Book Review: Democratic Federalism: The Economics, Politics, and Law of Federal Governance

Robert P. Inman and Daniel L. Rubinfeld

Democratic Federalism: The Economics, Politics, and Law of Federal Governance

Princeton: Princeton University Press, 2020, ISBN: 9780691202129, 448 pp., $45.00 hb.)

In presenting an interdisciplinary approach to Democratic Federalism, Robert Inman and Daniel Rubinfeld examine different models of federalism and compare their relative effectiveness as regards economic efficiency, fostering citizen participation, and protecting individual liberties. There is a detailed analysis of the advantages and disadvantages of federalism for citizens, as well as the development of federal governance in the United States and its evolution in the European Union and South Africa’s transition from apartheid to a multiracial democracy. Democratic Federalism offers new insight into recent history and, critically, into the future of democracy.

The main question that the book purports to answer is how effective federal democracy is in terms of providing the best outcomes for economic benefits, citizen participation and representation, including the least represented minorities. The authors argue that federal democracy can attain these goals with a well-functional national legislature and locally elected representatives. The book comprises three parts: (I) The Institutions of Democratic Federalism; (II) Encouraging the Federal Conversation; (III) On Becoming Federal.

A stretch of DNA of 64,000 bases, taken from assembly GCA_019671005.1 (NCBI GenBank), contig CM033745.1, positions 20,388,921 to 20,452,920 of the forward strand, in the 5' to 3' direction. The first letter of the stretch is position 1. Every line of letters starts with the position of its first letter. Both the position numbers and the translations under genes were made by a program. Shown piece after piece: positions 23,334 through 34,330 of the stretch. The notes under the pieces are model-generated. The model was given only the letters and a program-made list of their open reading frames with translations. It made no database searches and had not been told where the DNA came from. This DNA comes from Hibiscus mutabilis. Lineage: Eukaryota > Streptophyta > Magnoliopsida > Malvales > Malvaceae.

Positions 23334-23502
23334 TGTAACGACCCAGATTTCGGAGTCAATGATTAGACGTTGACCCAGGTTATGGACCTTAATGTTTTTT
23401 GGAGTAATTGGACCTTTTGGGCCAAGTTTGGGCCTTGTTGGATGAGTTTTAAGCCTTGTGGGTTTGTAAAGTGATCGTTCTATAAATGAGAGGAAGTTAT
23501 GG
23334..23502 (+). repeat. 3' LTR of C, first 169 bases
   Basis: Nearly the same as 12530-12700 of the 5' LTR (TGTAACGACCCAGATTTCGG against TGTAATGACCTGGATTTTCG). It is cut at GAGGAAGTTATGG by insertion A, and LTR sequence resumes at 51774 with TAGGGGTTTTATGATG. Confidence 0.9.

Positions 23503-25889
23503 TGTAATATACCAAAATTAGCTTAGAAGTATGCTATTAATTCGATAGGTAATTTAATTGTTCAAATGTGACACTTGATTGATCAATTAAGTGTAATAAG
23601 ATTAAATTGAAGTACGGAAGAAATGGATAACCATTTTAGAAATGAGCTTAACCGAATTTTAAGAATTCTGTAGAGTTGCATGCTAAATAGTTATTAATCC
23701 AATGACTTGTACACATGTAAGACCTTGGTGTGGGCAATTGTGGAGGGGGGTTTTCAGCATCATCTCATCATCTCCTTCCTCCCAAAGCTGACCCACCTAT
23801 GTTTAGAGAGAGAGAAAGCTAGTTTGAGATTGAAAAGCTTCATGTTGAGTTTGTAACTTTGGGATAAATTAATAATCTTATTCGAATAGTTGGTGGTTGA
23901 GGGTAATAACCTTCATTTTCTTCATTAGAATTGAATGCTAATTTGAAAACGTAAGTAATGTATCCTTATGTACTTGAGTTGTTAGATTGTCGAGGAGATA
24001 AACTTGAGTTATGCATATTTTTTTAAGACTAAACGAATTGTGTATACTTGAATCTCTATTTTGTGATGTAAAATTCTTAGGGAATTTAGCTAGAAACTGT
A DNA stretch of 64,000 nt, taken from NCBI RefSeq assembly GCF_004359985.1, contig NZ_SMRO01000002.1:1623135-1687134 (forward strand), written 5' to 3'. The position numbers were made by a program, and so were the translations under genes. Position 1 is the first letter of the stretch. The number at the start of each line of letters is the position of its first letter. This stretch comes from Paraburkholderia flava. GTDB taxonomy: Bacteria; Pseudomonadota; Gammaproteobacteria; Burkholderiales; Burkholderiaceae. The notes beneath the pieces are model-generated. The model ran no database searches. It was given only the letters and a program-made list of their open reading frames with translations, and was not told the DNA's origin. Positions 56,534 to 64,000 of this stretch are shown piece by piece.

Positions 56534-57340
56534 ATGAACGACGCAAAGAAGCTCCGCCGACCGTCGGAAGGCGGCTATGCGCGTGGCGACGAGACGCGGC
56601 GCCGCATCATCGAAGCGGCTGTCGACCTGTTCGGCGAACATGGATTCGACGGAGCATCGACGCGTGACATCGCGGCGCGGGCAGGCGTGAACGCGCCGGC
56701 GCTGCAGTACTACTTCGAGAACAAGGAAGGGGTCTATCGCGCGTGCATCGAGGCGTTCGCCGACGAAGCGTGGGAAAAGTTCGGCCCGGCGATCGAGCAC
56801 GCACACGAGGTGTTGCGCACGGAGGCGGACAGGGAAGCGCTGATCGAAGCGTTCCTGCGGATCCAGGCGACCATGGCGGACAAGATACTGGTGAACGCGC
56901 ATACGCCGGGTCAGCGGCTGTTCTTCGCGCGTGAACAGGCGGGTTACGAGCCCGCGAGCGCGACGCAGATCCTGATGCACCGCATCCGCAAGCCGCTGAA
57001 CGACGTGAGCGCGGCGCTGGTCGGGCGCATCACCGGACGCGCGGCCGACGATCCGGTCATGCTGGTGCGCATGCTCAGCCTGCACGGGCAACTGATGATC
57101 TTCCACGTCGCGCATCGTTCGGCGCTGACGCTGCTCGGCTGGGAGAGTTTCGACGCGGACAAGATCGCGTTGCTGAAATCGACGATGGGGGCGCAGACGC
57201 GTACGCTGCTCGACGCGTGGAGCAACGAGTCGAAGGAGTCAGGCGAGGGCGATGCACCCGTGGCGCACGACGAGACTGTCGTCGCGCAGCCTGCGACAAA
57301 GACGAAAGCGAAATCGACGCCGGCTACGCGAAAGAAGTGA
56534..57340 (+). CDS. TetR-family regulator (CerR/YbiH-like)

Part I deals with the forms of Federalism and safeguards of Democratic Federalism. Inman and Rubinfeld, in Chapter 2, discuss Economic Federalism, and based on their empirical analysis agree that Tiebout’s six-condition economy model has merit. However, they suggest that if the expectation is to provide large-scale public goods, expenditures, or spillovers, then Tiebouts’s model is not sufficient, central government is required. Local governments are ideal for supplying effective local services under Economic Federalism. However, democratic participation and representation might suffer, and the protection of rights, predominantly of minorities, becomes very questionable. In Chapter 3, the authors analyze Cooperative Federalism through voluntary alliances (Coasian Alliances) such as the WTO, the Paris Agreement, the WHO, and NATO. However, Inman and Rubinfeld suggest that “Alliances do work when both preference revelation and enforcement are possible” (p.91). Chapter 4 assesses Democratic Federalism and compares its outcomes with economic and cooperative federal governance.  As Economic Federalism and Cooperative Federalism fail to provide fair outcomes and guarantee personal rights for everyone and, Democratic Federalism as an alternative to both as it offers economic and political functions through state/ district/ province representatives, and it is identified as “the centrepiece of Democratic Federalism” (p.100). Lastly, Chapter 5 analyses the safeguards of Democratic Federalism. That includes a national legislature, a senate, a president, a supreme court, and competitive political parties (p.140).